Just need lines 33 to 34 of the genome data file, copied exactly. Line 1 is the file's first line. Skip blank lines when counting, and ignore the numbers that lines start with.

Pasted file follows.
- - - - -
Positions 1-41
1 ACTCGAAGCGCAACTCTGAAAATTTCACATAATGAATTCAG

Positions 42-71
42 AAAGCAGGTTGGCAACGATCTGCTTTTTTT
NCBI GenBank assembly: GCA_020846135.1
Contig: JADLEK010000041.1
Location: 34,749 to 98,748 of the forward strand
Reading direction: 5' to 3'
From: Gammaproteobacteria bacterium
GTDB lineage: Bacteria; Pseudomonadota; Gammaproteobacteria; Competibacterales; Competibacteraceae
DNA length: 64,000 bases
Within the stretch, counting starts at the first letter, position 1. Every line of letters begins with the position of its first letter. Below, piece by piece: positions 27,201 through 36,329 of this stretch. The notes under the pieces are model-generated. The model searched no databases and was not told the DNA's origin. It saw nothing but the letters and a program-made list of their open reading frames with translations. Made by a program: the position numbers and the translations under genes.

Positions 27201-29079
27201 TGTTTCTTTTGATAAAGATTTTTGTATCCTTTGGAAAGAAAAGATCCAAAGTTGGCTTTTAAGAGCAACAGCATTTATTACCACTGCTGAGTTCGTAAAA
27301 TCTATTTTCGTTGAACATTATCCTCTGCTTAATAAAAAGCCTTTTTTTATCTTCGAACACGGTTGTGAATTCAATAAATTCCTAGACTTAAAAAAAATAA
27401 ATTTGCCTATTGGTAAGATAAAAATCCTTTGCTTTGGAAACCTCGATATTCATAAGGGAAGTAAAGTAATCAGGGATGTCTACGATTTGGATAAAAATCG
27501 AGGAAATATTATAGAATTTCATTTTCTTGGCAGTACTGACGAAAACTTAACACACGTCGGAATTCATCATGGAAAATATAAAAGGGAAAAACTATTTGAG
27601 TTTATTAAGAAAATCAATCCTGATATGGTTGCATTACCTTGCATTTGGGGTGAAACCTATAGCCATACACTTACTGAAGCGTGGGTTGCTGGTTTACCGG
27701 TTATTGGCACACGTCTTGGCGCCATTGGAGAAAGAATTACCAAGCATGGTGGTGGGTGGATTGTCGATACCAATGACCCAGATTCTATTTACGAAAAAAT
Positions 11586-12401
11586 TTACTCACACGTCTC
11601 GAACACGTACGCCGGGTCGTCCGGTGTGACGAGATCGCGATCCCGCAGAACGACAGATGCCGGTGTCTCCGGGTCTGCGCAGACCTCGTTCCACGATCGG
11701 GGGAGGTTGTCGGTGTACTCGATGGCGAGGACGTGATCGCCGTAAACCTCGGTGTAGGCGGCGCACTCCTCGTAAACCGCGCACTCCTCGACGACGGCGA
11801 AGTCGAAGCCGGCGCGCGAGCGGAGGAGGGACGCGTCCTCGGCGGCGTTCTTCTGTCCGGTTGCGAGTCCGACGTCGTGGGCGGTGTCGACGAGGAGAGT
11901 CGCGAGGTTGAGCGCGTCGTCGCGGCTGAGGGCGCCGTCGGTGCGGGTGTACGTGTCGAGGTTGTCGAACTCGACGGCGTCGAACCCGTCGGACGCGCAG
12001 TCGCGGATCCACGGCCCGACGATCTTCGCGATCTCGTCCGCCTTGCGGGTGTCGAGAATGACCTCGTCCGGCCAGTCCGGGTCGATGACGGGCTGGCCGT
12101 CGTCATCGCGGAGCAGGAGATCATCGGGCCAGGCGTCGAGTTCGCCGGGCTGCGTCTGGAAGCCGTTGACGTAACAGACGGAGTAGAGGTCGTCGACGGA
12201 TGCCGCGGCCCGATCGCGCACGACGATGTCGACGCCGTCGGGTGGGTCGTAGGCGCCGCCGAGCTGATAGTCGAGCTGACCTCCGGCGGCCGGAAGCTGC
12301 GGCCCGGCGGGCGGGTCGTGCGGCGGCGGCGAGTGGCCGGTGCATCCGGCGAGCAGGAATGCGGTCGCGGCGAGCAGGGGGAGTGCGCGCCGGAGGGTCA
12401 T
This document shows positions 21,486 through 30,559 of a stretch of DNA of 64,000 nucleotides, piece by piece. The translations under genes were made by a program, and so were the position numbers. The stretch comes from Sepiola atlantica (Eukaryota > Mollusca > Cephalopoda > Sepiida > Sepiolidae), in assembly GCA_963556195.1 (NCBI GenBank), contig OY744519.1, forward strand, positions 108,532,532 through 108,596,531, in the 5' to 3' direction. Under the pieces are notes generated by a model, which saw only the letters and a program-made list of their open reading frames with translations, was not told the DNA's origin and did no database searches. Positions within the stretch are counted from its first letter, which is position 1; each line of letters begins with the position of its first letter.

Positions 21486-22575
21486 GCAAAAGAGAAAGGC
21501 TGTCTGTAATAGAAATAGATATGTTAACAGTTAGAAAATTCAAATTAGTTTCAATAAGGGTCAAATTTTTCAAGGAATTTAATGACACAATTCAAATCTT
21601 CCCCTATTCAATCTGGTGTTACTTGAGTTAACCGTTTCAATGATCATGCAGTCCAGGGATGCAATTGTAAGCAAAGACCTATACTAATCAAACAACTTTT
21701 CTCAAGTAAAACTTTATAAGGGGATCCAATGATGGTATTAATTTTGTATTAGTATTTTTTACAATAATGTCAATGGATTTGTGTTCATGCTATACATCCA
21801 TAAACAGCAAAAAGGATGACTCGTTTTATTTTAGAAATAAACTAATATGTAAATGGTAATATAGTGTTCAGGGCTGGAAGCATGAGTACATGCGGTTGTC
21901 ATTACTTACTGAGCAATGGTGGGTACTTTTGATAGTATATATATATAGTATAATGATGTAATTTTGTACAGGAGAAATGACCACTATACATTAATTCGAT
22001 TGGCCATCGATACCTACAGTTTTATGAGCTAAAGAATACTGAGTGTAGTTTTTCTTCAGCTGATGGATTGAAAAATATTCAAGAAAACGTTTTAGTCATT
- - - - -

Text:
21486 GCAAAAGAGAAAGGC
21501 TGTCTGTAATAGAAATAGATATGTTAACAGTTAGAAAATTCAAATTAGTTTCAATAAGGGTCAAATTTTTCAAGGAATTTAATGACACAATTCAAATCTT